How To Catch Those Tearful Emmys Acceptance Speeches, Wherever You Are

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On Sept. 17, the red carpet will be unrolled, the stars will come out to play, and the trophies will be handed out… but how will you watch the 69th annual Primetime Emmys if you don't have a television? Don't worry, it is possible to stream the 2017 Emmy Awards even without the assistance of the very device for which the content that's being award was created for. That's the good news; the bad news is that the options are still fairly limited. But savvy 21st century TV viewers are used to coming up with clever ways to consume content, so I have faith that you'll be able to find a way to not miss a single second of the ceremony.

Of course, the easiest way to catch the Emmys is still the old-fashioned way: on live television. The pre-ceremony red carpet arrivals will start at 6:00 p.m. ET — that's 3:00 in the afternoon for you folks out on the West Coast — and will be broadcast on E!. When the ceremony proper begins at 8:00 p.m. ET, you'll have to change the channel; all of the Big Four networks take turns hosting the annual event, and this year it's CBS' turn. (Last year it was on ABC and next year it will be on NBC.) In accordance with its temporary home on the Eye Network, CBS late night host Stephen Colbert will be emceeing the proceedings, taking over from last year's host, Jimmy Kimmel.

But of course, you didn't come here to find out how to watch the Emmys on live television. That is so 2016… Fortunately, CBS will also be making the awards ceremony available for your Netflix-honed streaming pleasure. The only catch is, you have to be a subscriber of the network's own streaming platform, CBS All Access, in order to watch it. (That's the same service that streams the Good Wife spinoff The Good Fight, and which the upcoming Star Trek: Discovery will also call its home.)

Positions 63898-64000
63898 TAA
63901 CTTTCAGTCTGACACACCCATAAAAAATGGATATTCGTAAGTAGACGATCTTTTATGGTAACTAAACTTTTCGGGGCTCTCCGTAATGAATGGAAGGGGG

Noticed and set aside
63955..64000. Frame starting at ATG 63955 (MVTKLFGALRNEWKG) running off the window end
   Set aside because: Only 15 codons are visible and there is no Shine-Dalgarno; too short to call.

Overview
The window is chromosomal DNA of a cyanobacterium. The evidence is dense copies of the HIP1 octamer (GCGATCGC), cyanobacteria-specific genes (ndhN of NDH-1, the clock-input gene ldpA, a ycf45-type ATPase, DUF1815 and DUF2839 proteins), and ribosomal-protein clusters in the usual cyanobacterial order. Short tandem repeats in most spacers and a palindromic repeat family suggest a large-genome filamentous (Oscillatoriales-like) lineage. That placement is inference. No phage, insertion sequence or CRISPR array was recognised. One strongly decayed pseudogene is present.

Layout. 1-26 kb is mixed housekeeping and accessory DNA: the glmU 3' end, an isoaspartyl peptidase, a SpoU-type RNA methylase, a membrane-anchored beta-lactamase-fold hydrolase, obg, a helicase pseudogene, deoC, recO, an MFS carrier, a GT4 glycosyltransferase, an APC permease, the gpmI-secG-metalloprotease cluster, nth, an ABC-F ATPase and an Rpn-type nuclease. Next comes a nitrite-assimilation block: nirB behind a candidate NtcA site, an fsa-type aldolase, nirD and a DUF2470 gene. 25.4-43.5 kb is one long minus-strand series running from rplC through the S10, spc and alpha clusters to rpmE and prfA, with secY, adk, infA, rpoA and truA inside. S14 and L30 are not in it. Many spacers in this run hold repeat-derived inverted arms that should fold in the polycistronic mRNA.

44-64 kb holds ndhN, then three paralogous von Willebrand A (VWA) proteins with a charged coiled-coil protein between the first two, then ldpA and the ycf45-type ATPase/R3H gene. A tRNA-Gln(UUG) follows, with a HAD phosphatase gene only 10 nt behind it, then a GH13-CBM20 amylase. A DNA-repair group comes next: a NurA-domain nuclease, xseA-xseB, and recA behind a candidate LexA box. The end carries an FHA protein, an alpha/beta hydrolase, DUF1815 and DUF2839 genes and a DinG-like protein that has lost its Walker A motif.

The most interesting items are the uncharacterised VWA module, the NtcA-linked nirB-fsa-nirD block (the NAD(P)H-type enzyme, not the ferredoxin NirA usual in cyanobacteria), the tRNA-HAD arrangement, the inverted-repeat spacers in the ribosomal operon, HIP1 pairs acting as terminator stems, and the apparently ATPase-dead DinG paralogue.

Not a paid user of CBS All Access? No problem. Just sign up for your seven-day free trial on Sept. 17, and stream the Emmys to your heart's content. Once you sign up, you'll be able to stream the ceremony through pretty much any device you may already have: Apple TV, Amazon Fire TV, Chromecast, Roku, PS4, XBox, you name it. The world is your oyster.

You might also have heard of Sling, a service that allows you to stream live TV to your computer, mobile device, or television without actually having a cable subscription. If you're already a Sling user, you'll of course be able to watch the Emmys on CBS through that service; and if not, just like CBS All Access, you can sign up for a seven-day free trial.

Those are pretty much the only ways to (legally) stream the Emmy Awards… although there will be other Emmy-related goodies to consume throughout the evening on various platforms as well. Emmys.com and the ceremony's Facebook page will be broadcasting Backstage Live!, with real-time access to the backstage Green Room and winner interviews. And keep an eye out on the ceremony's official Twitter, Snapchat, and Instagram accounts for other snippets of exclusive content (although none of them will be streaming the ceremony in its entirety).

As the definition of television continues to evolve, so do the Emmys, expanding categories and creating new fields every year — so it only makes sense that the way viewers watch the Emmys continues to evolve as well. You don't even need to own a television to tune into the ceremony anymore… and in a few years, we might all be watching the Outstanding Drama Series trophy being handed out via our permanently-implanted VR headsets. Who knows?